Like fish in some kind of receptacle

Last Tuesday the Chicago Tribune published an op-ed by Steven Calabresi where he argues, as an attempted parody of “purposive, pragmatic interpretation of the Constitution” that Barack Obama doesn’t meet the age minimum for the Presidency. His article argues against a view which no prominent judge or constitutional scholar, the attempted targets of his parody, actually holds, which is nice for Calabresi because it lets him avoid the hard work of actually giving reasons to support his own view. In the course of illustrating his faux-argument that Sen. Obama isn’t functionally mature enough for the presidency, Calabresi makes what he thinks are some very serious charges against him. One of these is a good thing (willingness to negotiate with Iran), another absurd, two more false (and I have reason to believe Calabresi knows that about at least one them making him, you know, a liar) and the rest of which are essentially silly as criticisms of Obama as future President, as opposed to Obama as perfect person who has never spoken to or otherwise associated with anyone who did or said anything wrong (Ayers, Rezko, Wright, and Pfleger). The combination of all this is what led me to call the op-ed “fucking maddening.Much more detail below.

Calabresi is talking about art. II, §1, cl. 5 of the which specifies that, “neither shall any person be eligible to that office who shall not have attained to the age of thirty five years.” Absolutely everyone who argues for an interpretation other the originalism which Calabresi argues for, and even people making arguments in support of various types of originalism, distinguish between how narrow, structural clauses should be interpreted and how broader clauses should be; noting that it is inappropriate to give broad readings to the structural parts of the Constitution. The normal citation here is to Dworkin, either his section of A Matter of Interpretation or Law's Empire, but it's not just Dworkin, no one argues for interpreting all Constitutional provisions in the manner Calabresi parodies, so I have no idea who he thinks he's mocking.

First Calabresi claims, without explanation, that Obama “has called for levels of federal spending, taxation and regulation that would cause a Great Depression.” Responding to this with any facts is more than it deserves, but this chart of U.S. GDP growth under various Presidents combined with historical taxation rates points towards why it's just embarassing.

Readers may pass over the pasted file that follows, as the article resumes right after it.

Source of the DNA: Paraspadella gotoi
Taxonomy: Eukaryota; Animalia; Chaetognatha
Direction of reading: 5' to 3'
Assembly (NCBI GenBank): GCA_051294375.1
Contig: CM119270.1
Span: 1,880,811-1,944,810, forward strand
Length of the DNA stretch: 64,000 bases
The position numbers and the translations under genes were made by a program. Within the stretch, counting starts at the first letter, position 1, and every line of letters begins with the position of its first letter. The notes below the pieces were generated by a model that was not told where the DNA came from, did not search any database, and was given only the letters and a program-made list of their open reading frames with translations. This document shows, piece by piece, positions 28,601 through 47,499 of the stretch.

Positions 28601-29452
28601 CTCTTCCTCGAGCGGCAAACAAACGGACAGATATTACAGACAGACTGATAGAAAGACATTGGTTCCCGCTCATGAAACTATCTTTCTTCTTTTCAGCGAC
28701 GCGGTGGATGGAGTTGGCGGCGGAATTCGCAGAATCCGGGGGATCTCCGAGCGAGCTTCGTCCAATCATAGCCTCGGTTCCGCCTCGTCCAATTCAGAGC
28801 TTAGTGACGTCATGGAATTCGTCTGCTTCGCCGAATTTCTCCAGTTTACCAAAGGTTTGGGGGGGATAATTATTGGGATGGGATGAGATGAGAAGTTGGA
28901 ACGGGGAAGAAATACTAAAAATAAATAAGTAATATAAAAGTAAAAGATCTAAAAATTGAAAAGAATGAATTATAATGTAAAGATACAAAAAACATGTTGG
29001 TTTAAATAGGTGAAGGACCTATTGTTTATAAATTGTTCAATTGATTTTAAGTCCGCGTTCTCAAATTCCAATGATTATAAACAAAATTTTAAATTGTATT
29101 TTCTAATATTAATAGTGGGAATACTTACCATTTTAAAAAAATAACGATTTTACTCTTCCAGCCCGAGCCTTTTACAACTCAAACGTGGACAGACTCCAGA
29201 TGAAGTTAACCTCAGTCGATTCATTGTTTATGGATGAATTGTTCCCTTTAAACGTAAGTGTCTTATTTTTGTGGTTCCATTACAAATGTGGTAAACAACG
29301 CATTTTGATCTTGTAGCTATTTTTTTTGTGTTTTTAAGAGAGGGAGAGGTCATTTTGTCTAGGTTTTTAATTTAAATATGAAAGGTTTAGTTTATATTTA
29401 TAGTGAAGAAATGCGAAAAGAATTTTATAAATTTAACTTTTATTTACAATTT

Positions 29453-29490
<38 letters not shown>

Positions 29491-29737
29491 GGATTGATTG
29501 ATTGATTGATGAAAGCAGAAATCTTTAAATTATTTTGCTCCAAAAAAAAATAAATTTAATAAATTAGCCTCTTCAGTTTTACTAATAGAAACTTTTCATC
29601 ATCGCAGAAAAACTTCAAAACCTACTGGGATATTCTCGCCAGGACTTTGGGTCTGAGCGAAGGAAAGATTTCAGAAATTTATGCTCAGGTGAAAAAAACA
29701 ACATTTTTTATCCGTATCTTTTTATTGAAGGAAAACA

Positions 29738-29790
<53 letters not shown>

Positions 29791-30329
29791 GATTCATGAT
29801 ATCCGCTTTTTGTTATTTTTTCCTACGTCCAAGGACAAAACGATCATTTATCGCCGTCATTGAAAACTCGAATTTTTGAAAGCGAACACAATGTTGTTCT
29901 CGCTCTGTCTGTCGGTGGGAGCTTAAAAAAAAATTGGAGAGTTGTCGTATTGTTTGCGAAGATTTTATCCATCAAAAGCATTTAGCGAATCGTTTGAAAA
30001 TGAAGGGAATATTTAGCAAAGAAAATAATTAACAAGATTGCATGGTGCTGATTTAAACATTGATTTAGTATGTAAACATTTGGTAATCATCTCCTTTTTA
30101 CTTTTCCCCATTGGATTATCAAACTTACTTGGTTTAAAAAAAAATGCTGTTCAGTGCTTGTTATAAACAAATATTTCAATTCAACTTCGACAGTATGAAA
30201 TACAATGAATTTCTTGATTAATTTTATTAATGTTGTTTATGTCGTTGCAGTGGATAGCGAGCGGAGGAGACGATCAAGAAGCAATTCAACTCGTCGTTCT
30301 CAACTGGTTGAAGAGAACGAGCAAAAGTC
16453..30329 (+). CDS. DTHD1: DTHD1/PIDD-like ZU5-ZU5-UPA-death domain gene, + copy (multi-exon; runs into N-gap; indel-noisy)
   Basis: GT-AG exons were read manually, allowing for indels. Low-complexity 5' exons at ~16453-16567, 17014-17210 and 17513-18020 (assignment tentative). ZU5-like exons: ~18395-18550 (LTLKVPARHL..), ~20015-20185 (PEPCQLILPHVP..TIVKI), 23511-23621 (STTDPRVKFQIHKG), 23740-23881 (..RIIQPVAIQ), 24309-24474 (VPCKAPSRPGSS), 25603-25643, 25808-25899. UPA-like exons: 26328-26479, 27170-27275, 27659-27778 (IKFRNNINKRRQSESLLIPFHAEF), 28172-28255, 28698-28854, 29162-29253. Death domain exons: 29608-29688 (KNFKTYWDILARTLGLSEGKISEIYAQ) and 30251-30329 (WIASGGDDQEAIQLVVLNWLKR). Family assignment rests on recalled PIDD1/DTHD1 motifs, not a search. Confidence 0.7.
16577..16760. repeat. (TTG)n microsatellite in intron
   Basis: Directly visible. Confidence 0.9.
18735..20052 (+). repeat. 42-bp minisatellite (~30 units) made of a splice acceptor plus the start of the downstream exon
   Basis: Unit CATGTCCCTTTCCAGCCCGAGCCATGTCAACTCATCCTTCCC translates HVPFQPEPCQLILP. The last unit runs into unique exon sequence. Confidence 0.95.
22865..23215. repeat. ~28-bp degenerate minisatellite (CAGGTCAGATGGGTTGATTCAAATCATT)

Then, Calabresi falsely states that Obama “has criticized the war in Iraq but visited the country for the first time Monday to see how well the surge there is working.” Obama visited Iraq in January 2006. Presumably, Calabresi means that this is the first time Sen. Obama has visited specifically for the purpose of seeing how well the surge is going, since the January 2006 visit roughly coincides with Bush's speech announcing the troop escalation strategy and therefore wasn't for that purpose, but the only reason you'd interpret his sentence that way is if you already know that Sen. Obama has been to Iraq before and are struggling for an interpretation that makes Calabresi's sentence true. It's not how it would normally be read in English, and I think Calabresi is trying to deceive with it, by eliding the fact that Obama had been there before.

Next, Calabresi falsely asserts that “Obama promised that if he were nominated for president he would accept public funding for his presidential campaign and forgo private contributions.” This is so egregious it's not even what the McCain campaign normally claims happened, let alone the truth. The standard claim is that he promised to accept public funding if his opponent accepted it as well, McCain did accept it, and Obama didn't. That's also not true, but it's closer than what Calabresi goes with. The truth is that Obama said he'd “aggressively pursue an agreement with the Republican nominee to preserve a publicly financed general election.” This was supposed to have been a framework which “would require some significant agreement about how to handle outside money, 527s, "Swift Boat"-type attack groups, party money, etc., and other factors that have undermined the last two publicly financed elections, from both sides.” Anyway, Obama didn't, as far as I know, pursue the agreement either, which he should have (though it wouldn't have worked out, so he still would have remained outside the public financing system), but that's what he said he would do, not what Calabresi or the McCain campaign claim.

At least as far as his standards of argumentation go, Calabresi is a bad person and not to be trusted.